Aye, well, I’m sitting having a smoke before rushing out to the doctors, the chemists, the world, and I’m trying to remember the poem I half wrote in my head, about the baby in his father’s arms, slung horiztonally, facing outwards, into the oncoming traffic, and how I could see the headlights reflected in the child’s eyes, but it all fell down too quickly with the line ‘the smell from a million take-aways’. Doesn’t take much to puncture a balloon or a fragile piece.
This elipsis, too flat to be a vicious circle, too one dimensional to be a sphere of experience, is the typical shape of war these days. I was reading the paper, the story of a woman and her children, mercilessly bullied by their neighbours, to such an extent that the mother, after thirteen years, took her learning disabled daughter and set fire to the car they were both sitting in. People were genuinely surprised, because suprise denotes ignorance and ignorance innocence. It’s no defence really, not in the eyes of the law, or morally, no defence at all. It happens she shrugs, they shrug, the whole world shrugs, as if a personal mini massage has been executed on a grand scale. If we all shrug at the same time will the earth shift in its orbit?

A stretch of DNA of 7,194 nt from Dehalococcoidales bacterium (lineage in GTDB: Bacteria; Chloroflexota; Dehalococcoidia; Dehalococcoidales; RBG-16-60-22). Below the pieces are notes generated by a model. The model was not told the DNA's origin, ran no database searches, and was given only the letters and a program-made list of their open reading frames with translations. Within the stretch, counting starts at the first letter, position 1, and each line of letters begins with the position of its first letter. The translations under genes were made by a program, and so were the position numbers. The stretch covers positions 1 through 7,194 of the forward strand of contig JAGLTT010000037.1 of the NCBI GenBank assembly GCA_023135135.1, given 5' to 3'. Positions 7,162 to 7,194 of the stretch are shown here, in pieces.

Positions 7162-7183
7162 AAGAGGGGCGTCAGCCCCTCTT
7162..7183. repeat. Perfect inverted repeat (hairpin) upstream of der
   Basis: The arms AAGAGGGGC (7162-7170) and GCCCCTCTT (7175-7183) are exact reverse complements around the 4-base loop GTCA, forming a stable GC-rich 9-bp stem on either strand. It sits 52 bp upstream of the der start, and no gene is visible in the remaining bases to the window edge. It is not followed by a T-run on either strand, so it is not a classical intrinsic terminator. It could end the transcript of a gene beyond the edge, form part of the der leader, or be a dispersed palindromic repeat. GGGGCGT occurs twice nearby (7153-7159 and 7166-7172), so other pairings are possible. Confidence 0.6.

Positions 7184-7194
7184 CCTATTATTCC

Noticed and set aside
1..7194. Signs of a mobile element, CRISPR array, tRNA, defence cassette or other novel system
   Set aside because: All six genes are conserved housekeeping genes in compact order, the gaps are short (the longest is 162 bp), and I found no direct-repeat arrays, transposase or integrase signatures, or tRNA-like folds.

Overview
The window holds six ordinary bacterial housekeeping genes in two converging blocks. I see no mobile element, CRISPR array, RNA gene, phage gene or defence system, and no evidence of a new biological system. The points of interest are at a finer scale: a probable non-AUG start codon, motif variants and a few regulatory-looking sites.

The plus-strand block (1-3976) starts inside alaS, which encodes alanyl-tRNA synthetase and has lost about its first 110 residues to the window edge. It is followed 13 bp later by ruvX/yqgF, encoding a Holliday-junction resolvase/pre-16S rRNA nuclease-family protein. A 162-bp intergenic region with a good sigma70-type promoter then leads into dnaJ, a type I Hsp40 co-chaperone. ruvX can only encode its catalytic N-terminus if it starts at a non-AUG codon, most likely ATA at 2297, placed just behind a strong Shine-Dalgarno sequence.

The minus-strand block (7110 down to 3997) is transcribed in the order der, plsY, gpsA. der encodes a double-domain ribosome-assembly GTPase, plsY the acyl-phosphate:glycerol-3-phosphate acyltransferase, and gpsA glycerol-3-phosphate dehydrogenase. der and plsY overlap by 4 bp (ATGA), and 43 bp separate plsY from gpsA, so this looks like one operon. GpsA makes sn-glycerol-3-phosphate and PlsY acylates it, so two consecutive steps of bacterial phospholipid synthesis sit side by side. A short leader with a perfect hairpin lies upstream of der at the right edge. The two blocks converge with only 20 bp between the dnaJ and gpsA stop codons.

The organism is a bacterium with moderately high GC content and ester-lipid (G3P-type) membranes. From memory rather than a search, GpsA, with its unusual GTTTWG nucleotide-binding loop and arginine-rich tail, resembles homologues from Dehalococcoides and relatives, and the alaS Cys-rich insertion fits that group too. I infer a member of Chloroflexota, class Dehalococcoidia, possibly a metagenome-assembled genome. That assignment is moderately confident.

And as autumn draws in, scattering itself on the ground, we face another winter of discontent. But imagine for a moment that those leaves are people, each one a casuality of nature versus nurture. One pile is the shape of Africa, another resembles Brazil, yet another … and another … and another wait to be sucked into the oblivion of a street sweeping machine. All tidy now. All gone. No more. And the baby in his father’s arms knows that it’s finished ’til the next time, when the same platitudes will be served on the same plates and we’ll swallow it all down as if, somehow, this idea of peace is digestible.